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July Fourth By The Ocean

Robinson Jeffers 1887 (Allegheny) – 1962 (Carmel-by-the-Sea)

The continent's a tamed ox, with all its mountains,
Powerful and servile; here is for plowland, here is
  for park and playground, this helpless
Cataract for power; it lies behind us at heel
All docile between this ocean and the other. If
  flood troubles the lowlands, or earthquake
Cracks walls, it is only a slave's blunder or the
  natural
Shudder of a new made slave. Therefore we happy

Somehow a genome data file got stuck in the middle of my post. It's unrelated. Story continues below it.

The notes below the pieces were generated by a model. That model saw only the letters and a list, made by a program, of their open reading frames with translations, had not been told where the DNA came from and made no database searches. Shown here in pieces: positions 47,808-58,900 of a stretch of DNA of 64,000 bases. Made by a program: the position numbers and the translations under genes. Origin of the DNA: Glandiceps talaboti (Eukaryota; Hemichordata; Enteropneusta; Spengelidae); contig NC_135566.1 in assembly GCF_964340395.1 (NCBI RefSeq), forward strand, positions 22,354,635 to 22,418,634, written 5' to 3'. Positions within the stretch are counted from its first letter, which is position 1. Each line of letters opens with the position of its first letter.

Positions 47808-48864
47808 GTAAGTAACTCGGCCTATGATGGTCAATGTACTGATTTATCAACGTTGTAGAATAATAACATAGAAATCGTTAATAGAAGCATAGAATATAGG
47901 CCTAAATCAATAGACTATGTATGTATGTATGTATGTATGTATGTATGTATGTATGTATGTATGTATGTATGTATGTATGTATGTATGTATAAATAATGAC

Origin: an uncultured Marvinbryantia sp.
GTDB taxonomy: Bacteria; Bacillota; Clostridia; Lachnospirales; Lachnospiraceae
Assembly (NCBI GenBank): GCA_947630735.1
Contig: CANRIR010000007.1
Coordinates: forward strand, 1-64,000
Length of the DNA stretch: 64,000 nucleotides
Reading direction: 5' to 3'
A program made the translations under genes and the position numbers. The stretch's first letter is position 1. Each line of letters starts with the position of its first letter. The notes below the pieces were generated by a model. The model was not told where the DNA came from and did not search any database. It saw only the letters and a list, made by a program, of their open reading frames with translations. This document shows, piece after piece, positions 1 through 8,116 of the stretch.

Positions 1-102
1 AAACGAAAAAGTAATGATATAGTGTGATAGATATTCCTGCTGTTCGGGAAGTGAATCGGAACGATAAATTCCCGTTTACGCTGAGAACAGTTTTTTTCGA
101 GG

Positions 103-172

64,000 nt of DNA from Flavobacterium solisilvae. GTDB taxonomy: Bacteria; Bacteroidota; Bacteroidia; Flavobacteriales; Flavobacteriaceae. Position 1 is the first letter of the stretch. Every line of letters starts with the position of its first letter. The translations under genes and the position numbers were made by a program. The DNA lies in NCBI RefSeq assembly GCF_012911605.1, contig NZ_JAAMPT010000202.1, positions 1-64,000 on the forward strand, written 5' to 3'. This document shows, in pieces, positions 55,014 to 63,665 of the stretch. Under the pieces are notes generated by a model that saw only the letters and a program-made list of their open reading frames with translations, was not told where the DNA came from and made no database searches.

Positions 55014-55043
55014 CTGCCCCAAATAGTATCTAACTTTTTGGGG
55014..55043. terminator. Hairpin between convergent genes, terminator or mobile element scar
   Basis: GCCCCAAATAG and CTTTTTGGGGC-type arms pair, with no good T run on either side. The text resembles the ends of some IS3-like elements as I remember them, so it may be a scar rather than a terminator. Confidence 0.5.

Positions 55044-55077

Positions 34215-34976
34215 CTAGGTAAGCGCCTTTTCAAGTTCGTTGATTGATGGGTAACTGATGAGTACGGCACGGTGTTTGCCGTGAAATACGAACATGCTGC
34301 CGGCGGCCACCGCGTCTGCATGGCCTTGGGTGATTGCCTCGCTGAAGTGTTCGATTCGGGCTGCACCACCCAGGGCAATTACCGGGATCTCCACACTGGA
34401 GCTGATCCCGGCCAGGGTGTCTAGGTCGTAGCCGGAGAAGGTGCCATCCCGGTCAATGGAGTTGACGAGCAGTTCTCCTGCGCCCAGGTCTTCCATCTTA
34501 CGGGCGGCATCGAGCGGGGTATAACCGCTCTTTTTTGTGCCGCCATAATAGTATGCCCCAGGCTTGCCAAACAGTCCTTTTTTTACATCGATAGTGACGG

masters about the solstice
Light bonfires on the shore and celebrate our power.
The bay's necklaced with fire, the bombs make crystal
  fountains in the air, the rockets
Shower swan's-neck over the night water.... I
  imagined
The stars drew apart a little as if from troublesome
  children, coldly compassionate;
But the ocean neither seemed astonished nor in awe:
If this had been the little sea that Xerxes whipped,
  how it would have feared us.

Submitted by Holt

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Submitted on May 13, 2011

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Robinson Jeffers

John Robinson Jeffers was an American poet, known for his work about the central California coast. more…

All Robinson Jeffers poems | Robinson Jeffers Books

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